The World Bank has recently released its Human Capital Index, part of the Human Capital Project. The index seeks to measure how much economic productivity per capita is being lost because of underinvestment in human capital. For example, the index estimates that in Nigeria, a statistically average child has an earning potential of only 34 percent of what it could be if the country were fully invested in human capital, which it defines as “the knowledge, skills, and health that people accumulate over their lives.” The index therefore takes into account child survival, school enrollment, quality of learning, healthy growth, and adult survival.
It is no surprise that the bottom of the list is mostly made up of poor African states. What may be surprising to American readers is that the top-four on the list are in Asia: Singapore, Korea, Japan, and Hong Kong, respectively. The small European states of Finland, Ireland, Sweden, and the Netherlands, as well as Canada and Australia, make up the rest of the top ten. The United States ranks twenty-fourth, above Macao but below Israel, and below its Western European NATO and OECD partners. In Singapore, a statistically average child will earn 88 percent of what he or she could if the country fully invested in its human capital; in the United States, it is 76 percent; in the Russian Federation it is 73 percent.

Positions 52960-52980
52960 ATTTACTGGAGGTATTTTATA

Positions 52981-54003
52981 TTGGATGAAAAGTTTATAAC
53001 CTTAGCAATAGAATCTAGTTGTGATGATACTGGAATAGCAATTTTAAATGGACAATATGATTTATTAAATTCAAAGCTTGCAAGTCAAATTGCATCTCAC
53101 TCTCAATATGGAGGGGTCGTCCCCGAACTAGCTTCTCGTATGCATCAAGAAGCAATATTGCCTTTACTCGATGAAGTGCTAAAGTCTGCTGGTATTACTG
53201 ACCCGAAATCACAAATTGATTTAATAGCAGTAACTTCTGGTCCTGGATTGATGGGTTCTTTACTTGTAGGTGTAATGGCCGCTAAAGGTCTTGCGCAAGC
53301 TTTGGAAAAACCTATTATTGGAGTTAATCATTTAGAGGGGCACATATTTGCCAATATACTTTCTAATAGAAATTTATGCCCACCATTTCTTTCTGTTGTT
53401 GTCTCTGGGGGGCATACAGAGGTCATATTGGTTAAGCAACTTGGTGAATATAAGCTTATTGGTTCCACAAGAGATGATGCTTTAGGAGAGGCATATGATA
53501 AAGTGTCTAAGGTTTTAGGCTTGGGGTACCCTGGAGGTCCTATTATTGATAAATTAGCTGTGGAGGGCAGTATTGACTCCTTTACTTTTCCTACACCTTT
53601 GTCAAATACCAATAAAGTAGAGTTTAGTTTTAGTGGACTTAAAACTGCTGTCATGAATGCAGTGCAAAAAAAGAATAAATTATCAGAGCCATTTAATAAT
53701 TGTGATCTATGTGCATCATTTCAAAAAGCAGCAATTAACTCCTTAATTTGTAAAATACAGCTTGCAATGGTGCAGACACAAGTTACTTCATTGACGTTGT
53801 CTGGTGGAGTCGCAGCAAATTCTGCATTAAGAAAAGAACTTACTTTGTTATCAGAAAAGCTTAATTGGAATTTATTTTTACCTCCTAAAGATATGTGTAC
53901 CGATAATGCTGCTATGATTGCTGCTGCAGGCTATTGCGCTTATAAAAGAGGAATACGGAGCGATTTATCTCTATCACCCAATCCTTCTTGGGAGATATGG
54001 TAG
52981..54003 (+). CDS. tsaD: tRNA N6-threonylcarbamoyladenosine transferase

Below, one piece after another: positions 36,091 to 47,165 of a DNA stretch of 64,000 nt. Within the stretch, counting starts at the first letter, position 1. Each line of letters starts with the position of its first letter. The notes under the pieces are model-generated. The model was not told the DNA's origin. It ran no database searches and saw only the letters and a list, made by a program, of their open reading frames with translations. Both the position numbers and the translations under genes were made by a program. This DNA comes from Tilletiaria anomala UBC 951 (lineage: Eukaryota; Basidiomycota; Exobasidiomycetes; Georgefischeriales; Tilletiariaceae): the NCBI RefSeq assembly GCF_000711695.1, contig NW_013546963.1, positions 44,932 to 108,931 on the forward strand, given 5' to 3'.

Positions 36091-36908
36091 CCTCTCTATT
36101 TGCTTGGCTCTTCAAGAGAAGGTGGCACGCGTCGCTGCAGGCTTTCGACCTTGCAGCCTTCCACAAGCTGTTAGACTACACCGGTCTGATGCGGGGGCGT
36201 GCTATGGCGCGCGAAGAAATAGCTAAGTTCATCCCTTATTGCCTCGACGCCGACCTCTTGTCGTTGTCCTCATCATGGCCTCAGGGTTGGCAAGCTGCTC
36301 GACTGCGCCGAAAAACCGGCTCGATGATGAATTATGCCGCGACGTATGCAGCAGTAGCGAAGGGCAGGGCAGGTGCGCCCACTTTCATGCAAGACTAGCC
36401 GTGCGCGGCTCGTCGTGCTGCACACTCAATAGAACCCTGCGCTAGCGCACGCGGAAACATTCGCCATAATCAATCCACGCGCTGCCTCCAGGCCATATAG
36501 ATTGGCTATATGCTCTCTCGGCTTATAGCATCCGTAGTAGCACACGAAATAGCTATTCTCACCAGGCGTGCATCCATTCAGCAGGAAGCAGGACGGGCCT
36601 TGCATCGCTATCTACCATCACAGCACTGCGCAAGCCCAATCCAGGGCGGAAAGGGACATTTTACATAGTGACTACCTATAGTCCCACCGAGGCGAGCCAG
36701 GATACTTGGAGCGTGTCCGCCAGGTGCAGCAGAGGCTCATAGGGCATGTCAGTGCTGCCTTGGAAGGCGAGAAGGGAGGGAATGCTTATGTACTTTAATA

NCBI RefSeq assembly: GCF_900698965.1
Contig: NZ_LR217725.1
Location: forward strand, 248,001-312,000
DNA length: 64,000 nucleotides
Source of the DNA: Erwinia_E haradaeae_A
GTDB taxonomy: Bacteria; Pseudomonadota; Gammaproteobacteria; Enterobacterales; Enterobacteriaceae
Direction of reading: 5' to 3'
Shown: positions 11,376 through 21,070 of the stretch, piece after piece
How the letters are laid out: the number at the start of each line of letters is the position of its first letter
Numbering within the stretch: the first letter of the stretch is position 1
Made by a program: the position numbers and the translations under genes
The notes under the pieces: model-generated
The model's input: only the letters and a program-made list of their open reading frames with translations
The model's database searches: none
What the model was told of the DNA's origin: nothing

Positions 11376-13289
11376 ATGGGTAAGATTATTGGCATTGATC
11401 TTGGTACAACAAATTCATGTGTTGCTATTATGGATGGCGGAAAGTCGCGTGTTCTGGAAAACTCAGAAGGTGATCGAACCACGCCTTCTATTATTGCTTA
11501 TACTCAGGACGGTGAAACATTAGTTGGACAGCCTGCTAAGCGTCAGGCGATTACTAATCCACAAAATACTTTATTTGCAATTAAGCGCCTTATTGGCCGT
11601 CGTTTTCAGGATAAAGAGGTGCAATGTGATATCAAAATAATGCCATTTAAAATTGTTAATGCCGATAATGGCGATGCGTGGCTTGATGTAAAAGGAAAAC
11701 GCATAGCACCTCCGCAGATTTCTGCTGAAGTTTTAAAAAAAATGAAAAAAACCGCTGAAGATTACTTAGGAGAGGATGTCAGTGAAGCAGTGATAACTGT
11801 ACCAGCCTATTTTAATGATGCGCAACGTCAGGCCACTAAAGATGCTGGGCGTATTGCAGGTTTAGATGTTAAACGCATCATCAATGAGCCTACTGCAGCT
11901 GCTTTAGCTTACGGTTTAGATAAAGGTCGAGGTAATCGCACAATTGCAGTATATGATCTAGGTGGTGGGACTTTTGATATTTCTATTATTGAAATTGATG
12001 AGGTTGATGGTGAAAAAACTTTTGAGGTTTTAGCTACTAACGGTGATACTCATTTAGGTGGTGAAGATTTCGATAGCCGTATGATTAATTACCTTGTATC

The stated purpose of the index is to spur governments, especially poor ones, to invest in human capital. World Bank President Jim Yong Kim said, “For the poorest people, human capital is often the only capital they have.” It is a “key driver of sustainable, inclusive economic growth, but investing in health and education has not gotten the attention it deserves.” The index is yet another measure of under development. It is also a rhetorical device intended to call attention to the measurable costs of low investment in health and education and to spur governments to do more. Governments of those countries near the bottom will not like the index, and already there are questions and criticism about its methodology and rejections of its findings. Yet, unappetizing though it is, it is intuitively obvious that the statistically average child born in Singapore will have better chances in life than his fellows born in Nigeria or the United States.